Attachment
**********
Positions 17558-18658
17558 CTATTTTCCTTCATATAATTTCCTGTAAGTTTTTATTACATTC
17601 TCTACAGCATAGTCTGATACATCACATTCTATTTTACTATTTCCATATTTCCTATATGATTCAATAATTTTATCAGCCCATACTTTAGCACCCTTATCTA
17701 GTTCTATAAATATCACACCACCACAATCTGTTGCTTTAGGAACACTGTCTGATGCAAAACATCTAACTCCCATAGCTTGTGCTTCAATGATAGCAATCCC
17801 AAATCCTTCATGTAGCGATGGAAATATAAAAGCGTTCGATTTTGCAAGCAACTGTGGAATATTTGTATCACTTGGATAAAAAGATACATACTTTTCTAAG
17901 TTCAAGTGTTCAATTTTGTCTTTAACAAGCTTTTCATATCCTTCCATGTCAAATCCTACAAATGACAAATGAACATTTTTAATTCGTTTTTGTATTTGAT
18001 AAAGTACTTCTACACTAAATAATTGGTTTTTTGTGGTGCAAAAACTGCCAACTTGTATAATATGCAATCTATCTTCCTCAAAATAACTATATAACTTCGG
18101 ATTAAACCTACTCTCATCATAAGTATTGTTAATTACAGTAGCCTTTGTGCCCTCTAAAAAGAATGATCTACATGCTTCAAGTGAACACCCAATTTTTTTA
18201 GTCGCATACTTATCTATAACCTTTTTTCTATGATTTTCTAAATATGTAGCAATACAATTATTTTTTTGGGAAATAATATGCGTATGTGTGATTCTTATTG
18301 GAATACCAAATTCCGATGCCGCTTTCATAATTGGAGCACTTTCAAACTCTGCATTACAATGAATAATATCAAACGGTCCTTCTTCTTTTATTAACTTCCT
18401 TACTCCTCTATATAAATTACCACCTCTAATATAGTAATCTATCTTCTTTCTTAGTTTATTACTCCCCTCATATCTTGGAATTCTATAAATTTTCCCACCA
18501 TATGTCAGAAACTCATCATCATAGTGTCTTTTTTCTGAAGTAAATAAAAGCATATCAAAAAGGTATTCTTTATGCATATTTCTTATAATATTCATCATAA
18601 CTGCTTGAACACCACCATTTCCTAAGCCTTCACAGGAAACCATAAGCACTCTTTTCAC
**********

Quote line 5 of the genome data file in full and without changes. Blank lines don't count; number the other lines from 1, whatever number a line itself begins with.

17801 AAATCCTTCATGTAGCGATGGAAATATAAAAGCGTTCGATTTTGCAAGCAACTGTGGAATATTTGTATCACTTGGATAAAAAGATACATACTTTTCTAAG